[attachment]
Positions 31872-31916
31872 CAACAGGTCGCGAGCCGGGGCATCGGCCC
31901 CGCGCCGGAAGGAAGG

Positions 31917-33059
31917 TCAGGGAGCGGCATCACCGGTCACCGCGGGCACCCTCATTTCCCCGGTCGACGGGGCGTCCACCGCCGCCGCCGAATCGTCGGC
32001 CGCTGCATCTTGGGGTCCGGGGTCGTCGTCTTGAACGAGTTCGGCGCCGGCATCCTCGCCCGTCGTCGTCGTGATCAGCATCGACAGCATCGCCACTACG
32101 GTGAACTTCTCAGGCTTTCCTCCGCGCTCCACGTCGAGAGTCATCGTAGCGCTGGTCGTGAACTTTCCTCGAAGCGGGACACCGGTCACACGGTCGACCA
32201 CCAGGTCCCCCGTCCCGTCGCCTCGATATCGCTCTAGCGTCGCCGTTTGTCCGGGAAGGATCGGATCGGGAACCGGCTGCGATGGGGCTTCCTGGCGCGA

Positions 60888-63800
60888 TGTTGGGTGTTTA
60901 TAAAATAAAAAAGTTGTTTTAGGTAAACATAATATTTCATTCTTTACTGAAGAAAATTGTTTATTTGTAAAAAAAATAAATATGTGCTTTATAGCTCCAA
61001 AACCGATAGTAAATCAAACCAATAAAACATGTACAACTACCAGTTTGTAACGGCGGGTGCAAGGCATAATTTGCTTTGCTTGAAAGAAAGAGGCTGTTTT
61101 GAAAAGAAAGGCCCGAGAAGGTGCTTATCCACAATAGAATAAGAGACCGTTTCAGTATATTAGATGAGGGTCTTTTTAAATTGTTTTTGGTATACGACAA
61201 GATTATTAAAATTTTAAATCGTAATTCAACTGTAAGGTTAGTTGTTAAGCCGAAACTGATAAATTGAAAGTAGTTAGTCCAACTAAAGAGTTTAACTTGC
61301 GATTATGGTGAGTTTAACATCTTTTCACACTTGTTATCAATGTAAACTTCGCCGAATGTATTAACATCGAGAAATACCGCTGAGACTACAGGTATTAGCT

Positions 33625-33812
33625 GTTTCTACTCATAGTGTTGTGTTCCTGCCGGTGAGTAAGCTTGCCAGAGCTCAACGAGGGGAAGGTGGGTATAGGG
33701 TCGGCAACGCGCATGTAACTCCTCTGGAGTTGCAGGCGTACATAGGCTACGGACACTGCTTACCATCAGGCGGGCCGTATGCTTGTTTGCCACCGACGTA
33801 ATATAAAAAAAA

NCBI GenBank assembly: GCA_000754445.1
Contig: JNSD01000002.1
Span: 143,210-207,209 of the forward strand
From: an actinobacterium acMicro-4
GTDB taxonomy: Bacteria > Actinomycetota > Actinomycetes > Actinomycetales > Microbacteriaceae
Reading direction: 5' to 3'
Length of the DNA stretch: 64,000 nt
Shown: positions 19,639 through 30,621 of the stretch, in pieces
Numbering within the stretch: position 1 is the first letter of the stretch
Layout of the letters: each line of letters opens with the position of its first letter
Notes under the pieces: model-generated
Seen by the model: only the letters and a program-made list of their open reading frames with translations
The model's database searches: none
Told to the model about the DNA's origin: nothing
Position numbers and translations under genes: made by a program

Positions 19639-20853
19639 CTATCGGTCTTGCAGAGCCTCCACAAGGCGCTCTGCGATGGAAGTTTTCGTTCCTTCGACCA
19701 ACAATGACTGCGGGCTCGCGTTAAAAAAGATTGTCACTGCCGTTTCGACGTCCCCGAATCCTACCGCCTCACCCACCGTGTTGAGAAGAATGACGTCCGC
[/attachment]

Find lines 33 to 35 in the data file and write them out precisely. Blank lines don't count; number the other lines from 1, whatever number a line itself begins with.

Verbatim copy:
Told to the model about the DNA's origin: nothing
Position numbers and translations under genes: made by a program

Positions 19639-20853